Sure, but your colleague made the drive and was there in person. Which of you will the big bosses in the room remember?

Or, it might be something big, like turning down a chance at an overseas assignment because you don’t want to uproot your family. Again, reasonable, right?

Absolutely, but one of your colleagues will jump at that job and get that coveted ‘international experience.’ Who will have the edge when it’s time for that next big promotion?

And even though we may dwell on it more, this is not an issue that affects only women. At the risk of being plagued with negative comments, I might argue that it’s easier for men… traditional gender roles make it more acceptable for men to consistently choose work over family. But whether it’s leaving work early to coach a soccer team, taking paternity leave, or just leaving work on time to get to rock band practice (because you always wanted to be a rock star), balancing work and life affects everyone in Corporate America.

I, for one, agree with Jack Welch and appreciate his straight talk on this topic. What do you think?

Friday, July 17, 2009

Mail, e-Mail, and More e-Mail

Most people believe that e-mail was invented after the internet.

These are not the same people who believe that Al Gore invented the internet. I am referring to the majority of folks out there who never experienced e-mail until they were on the internet. In fact it’s totally reasonable to believe that e-mail was invented after the internet… but it’s just not true.

Take a trip down nostalgia lane with me….

When I first became a manager in late 1984, the highlight of my day was the mail delivery. My secretary spent most of her day preparing this special bundle. (This was long before it became politically incorrect to call assistants secretaries.)

Each day my mail was delivered to me at 3pm. in a manila folder, opened and sorted. All the important stuff I had to do came in that folder. I would handwrite responses for the action items, which my secretary would type and return to me the next day for my review and signature before it went out…. with a stamp.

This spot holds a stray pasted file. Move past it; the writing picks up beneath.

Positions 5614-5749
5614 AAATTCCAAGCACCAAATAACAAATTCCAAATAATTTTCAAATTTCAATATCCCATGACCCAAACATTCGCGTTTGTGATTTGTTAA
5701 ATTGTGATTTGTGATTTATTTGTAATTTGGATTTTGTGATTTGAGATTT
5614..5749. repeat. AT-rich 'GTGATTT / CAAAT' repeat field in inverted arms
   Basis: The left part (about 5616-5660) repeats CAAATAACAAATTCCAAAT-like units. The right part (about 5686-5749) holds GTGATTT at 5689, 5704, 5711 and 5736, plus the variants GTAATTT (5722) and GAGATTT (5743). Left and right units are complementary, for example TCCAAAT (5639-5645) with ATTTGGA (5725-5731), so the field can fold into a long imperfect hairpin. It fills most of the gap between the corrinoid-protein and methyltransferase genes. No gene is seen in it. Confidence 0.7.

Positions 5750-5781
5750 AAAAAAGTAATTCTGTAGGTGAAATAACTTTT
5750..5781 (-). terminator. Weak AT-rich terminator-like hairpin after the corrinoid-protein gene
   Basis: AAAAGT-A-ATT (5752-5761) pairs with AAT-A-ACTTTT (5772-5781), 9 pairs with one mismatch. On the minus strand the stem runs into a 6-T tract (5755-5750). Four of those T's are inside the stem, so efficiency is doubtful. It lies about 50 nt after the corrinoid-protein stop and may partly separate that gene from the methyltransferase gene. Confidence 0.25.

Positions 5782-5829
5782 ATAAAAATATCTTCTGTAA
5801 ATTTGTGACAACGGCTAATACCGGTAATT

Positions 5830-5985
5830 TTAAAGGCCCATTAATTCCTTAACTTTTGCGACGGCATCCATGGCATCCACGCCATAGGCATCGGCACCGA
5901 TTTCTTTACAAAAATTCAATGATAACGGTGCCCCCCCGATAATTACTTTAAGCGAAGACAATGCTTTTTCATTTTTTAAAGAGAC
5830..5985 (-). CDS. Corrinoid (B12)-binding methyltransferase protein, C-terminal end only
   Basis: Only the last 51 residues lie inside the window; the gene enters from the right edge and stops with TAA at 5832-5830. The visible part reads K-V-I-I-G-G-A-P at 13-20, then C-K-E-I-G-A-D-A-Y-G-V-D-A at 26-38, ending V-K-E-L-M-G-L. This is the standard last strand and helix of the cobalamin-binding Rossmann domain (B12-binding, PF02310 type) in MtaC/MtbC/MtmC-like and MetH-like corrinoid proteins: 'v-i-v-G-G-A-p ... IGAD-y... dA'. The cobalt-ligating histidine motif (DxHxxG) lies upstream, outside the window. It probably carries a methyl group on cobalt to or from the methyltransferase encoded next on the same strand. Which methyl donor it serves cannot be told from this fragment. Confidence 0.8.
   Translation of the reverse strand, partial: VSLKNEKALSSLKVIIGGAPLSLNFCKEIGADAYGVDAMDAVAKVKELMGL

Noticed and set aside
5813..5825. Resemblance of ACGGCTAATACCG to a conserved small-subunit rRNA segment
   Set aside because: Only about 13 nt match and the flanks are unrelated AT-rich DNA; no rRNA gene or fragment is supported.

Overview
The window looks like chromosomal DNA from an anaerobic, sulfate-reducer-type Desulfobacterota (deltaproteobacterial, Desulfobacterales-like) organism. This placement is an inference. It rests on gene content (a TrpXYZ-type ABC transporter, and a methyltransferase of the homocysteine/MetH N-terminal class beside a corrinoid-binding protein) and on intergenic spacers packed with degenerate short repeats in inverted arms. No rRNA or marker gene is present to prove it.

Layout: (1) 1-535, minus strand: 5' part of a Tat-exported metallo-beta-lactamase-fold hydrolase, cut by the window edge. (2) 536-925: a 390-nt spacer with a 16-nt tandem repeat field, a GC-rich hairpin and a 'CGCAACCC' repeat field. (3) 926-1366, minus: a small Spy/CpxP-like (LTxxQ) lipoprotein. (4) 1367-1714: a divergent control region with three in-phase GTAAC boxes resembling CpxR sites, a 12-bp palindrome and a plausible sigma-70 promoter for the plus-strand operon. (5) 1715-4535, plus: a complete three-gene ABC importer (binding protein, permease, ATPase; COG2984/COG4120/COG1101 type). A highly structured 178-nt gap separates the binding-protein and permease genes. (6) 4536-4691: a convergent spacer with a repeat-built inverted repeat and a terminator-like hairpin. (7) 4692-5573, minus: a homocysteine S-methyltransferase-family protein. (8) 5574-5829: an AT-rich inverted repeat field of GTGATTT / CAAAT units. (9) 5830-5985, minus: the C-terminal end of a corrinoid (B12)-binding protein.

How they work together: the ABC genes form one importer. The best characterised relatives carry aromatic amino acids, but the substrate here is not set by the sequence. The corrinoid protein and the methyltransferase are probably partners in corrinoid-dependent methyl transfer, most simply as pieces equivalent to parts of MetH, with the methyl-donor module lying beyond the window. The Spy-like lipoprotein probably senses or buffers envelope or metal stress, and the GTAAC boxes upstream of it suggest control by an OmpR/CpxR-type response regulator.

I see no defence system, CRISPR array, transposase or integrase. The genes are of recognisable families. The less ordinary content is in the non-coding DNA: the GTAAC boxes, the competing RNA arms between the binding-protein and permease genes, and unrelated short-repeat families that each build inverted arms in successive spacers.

And, despite the fact that I worked for a large IT corporation, the secretaries used typewriters for this illustrious task.

But that wasn’t the only mail we had. From the very first day I started work in 1979, we had electronic mail.

The early e-mail systems were primitive… arguably something that only computer types would bother with… but it was fast! If you sent a note, the receiver had it instantly. By the early 1980’s we were using a more advanced electronic mail system. It was called a Professional Office System (great name, huh?). It ran on a mainframe.

You could send electronic mail to anyone in the company. There were no ‘lost’ e-mails… no servers that went down… no e-mails stuck in the limbo of the system somewhere… and no need for firewalls. The system was secure because it never left the company. It ran on the company’s intranet and stayed inside the company’s hallowed walls.

There was no such thing as SPAM. And virtually every e-mail I received I wanted to read. Of course, the number of e-mails I received each day could be counted on one hand.

When do you remember your first electronic mail?

Tuesday, July 14, 2009

A Fine Example of Corporate Speak

On a recent trip to New York City I noticed a sign that was too good not to share --- prompting me to write this uncharacteristic mid-week blog post. The two-sentence paragraph said:

“As the world’s leading (industry) business, (company name) continues to innovate in the geographies, sales formats, and a range of services that are offered to clients. Ongoing initiatives in new and middle markets, as well as global infrastructure and talented teams underpin our continuous success.”

Pretty good, right? I mean, what large corporation doesn’t want to expand into new markets? They mentioned their clients… good… and innovation… even better…. and declared their leadership all in one sentence!

And hey – what company doesn’t consider their people and global infrastructure among their keys to competitive advantage?

The only thing I can think of that would made this more perfect as a generic buzz-word-laden corporate message is if there were a third sentence that said:

And we are committed to increasing shareholder value from quarter to quarter and year to year by decreasing costs and improving profitability.

Now that’s a vision!

I should mention that this message was prominently displayed – almost reverently – in a large window at street level so that everyone walking by would see it and be in awe of this company’s brilliance… or at least that of the marketing person who came up with these fine words. Go figure….

Friday, July 10, 2009

My First Computer